This year, investors were offered a chance to steer the world’s largest oil majors towards a low-carbon future by supporting climate resolutions at Shell, BP, ExxonMobil and Chevron asking the companies to set “meaningful” medium-term targets for reducing their indirect scope 3 emissions

Voting results from the 2023 proxy season in Europe and North America show that investors largely declined this opportunity, despite increasingly urgent warnings from climate scientists about the need to dramatically curb global emissions. 

To gauge changing investor sentiment, Energy Monitor has analysed almost-identical resolutions filed by activist group Follow This at these four companies, both this year and in 2022, because they represent a clear demand for decarbonisation at the world’s most significant oil companies, and they are directly comparable between the years.

Voting results, compiled by non-profit Ceres, show that on average, 14% of investors supported these resolutions in 2023 – a fall from 24% last year.

Each of these four companies, apart from ExxonMobil, have set some targets incorporating scope 3 emissions. However, Follow This deems them to be misaligned with the Paris Agreement's ambition to limit global warming to 1.5°C above pre-industrial levels.

As such, the group refiled these (previously failed) resolutions again this year in conjunction with six major institutional investors overseeing $1.3trn in assets, demanding that the four oil majors set medium-term Scope 3 emission reductions, “provid[ing] these companies with a shareholder mandate to lead the energy transition, causing an industry-wide ripple effect”.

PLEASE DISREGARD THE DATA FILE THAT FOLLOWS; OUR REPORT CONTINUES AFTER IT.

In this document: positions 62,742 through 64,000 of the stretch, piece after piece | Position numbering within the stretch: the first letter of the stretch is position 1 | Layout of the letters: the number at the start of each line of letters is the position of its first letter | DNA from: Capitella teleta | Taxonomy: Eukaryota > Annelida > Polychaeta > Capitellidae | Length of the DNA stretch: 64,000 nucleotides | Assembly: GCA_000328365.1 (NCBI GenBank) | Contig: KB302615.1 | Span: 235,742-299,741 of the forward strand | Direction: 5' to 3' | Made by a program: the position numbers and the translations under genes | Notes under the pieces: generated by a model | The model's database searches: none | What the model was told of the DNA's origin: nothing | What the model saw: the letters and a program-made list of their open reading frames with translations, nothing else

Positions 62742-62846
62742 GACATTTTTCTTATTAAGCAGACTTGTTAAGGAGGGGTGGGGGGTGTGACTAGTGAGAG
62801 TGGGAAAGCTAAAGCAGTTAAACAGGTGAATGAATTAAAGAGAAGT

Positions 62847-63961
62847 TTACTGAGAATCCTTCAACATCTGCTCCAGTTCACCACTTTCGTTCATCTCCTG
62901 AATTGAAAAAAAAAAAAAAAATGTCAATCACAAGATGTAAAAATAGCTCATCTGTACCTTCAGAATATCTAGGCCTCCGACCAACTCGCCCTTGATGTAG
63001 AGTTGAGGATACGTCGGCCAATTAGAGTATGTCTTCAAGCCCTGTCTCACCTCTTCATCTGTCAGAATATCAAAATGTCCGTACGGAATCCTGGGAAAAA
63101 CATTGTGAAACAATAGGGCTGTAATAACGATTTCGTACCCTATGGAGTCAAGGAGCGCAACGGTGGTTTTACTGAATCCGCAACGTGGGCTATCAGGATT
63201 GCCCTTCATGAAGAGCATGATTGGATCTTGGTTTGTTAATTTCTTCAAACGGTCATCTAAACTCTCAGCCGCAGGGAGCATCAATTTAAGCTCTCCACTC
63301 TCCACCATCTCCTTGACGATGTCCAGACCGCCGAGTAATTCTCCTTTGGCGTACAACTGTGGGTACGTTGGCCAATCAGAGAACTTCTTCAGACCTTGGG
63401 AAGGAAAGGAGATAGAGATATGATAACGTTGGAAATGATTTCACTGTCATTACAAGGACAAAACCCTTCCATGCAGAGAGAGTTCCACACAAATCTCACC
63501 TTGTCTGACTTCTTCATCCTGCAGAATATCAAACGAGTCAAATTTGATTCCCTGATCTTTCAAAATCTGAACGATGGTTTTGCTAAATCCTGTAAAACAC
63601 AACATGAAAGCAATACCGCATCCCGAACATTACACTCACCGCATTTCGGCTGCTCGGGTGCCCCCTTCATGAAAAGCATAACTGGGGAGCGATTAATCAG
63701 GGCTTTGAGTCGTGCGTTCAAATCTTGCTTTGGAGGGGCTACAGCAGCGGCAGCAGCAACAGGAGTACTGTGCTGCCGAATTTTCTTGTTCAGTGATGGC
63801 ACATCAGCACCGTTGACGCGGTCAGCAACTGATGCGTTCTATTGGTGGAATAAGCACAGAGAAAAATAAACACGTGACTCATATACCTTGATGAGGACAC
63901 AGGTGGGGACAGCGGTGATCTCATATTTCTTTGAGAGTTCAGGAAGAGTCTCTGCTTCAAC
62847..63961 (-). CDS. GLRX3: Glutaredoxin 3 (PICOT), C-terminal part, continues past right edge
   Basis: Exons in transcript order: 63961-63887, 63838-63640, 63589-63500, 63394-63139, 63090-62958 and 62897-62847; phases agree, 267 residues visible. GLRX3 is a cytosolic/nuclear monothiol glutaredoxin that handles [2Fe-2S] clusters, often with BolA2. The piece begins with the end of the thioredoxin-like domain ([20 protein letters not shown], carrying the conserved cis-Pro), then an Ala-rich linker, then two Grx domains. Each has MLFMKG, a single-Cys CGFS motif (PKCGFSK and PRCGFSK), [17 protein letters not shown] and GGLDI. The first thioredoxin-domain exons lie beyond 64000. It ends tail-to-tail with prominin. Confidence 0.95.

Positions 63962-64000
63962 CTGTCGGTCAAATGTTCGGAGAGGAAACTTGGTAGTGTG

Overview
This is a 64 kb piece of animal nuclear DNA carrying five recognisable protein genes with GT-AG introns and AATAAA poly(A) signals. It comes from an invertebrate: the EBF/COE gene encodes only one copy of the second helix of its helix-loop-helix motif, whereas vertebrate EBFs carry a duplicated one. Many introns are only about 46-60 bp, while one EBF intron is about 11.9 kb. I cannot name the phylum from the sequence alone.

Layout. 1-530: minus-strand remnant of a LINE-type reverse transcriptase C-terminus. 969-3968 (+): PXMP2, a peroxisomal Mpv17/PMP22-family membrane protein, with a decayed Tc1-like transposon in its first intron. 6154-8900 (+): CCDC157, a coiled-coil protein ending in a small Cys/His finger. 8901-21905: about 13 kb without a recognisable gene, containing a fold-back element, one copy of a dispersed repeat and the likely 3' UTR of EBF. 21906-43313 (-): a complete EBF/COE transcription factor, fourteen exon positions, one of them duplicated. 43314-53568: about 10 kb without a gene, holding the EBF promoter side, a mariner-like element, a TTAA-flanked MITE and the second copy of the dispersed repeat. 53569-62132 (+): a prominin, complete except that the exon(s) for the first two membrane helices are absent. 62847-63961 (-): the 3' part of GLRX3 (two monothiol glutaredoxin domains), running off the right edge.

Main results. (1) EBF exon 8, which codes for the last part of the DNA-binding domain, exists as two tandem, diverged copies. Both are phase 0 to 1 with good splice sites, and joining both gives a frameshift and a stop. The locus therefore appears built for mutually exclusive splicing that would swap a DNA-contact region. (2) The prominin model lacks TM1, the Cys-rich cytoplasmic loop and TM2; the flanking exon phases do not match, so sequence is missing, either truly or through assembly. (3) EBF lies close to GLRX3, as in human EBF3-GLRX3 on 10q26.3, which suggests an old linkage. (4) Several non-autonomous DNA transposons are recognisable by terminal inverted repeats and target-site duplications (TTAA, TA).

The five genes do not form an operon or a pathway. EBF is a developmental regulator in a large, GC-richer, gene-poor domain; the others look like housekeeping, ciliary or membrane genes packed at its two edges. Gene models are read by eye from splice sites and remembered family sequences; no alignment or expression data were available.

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It was only at British oil major BP, which has already set ambitions covering scope 3 emissions but not yet committed to a firm target, that shareholders (narrowly) increased their supportive vote share compared with last year. In 2023, 17% of BP’s shareholders supported the resolution, compared with 15% in 2022. 

BP had recommended investors vote against the resolution, as did management at Shell, which said at the time of filing, via a spokesperson, that Follow This “has consistently proposed shareholder resolutions that are simplistic, unrealistic and against the best interests of Shell”. 

In a further blow to climate action, Shell announced last week it was abandoning plans to reduce oil production each year until the end of the decade. The move followed a February announcement from BP that it was scaling back its oil and gas emissions reduction target from 35–40% by 2030 to 20–30% within the same time frame.

Climate resolutions: US has a problem 

A significant fall in support for the Follow This climate resolutions across the four oil majors came from investors at US oil majors ExxonMobil and Chevron

The resolution at ExxonMobil received just 11% of the vote compared with 27% in 2022, while at Chevron support plummeted from 33% to 10%.

Read more from this author: Polly Bindman

It will not be revealed until later this year how individual asset managers voted on these resolutions, although recent behaviour indicates that the world’s largest asset managers – BlackRock, Vanguard and State Street Global Advisors – may have further rescinded their support for these goals, with January 2023 analysis by the investment non-profit ShareAction revealing that the ‘Big Three’ investors reduced their support for climate resolutions at energy companies last year in relation to 2021.

Furthermore, US investors, in particular BlackRock, have been caught in the crossfire of an anti-ESG backlash emerging in the US in recent months. In his latest annual letter to shareholders published in March, BlackRock CEO Larry Fink insisted, more robustly than ever before, that BlackRock’s role is as a steward of client interests and not an engineer of change.

Speaking to Energy Monitor in March, Felix Nagrawala, research manager at ShareAction, suggested that oil majors’ bumper profits earned in the wake of Russia’s war in Ukraine, leading to increased dividends and buybacks for shareholders, could disincentive investors from voting against executives. 

Editor's note: This article first appeared on our sister site Energy Monitor.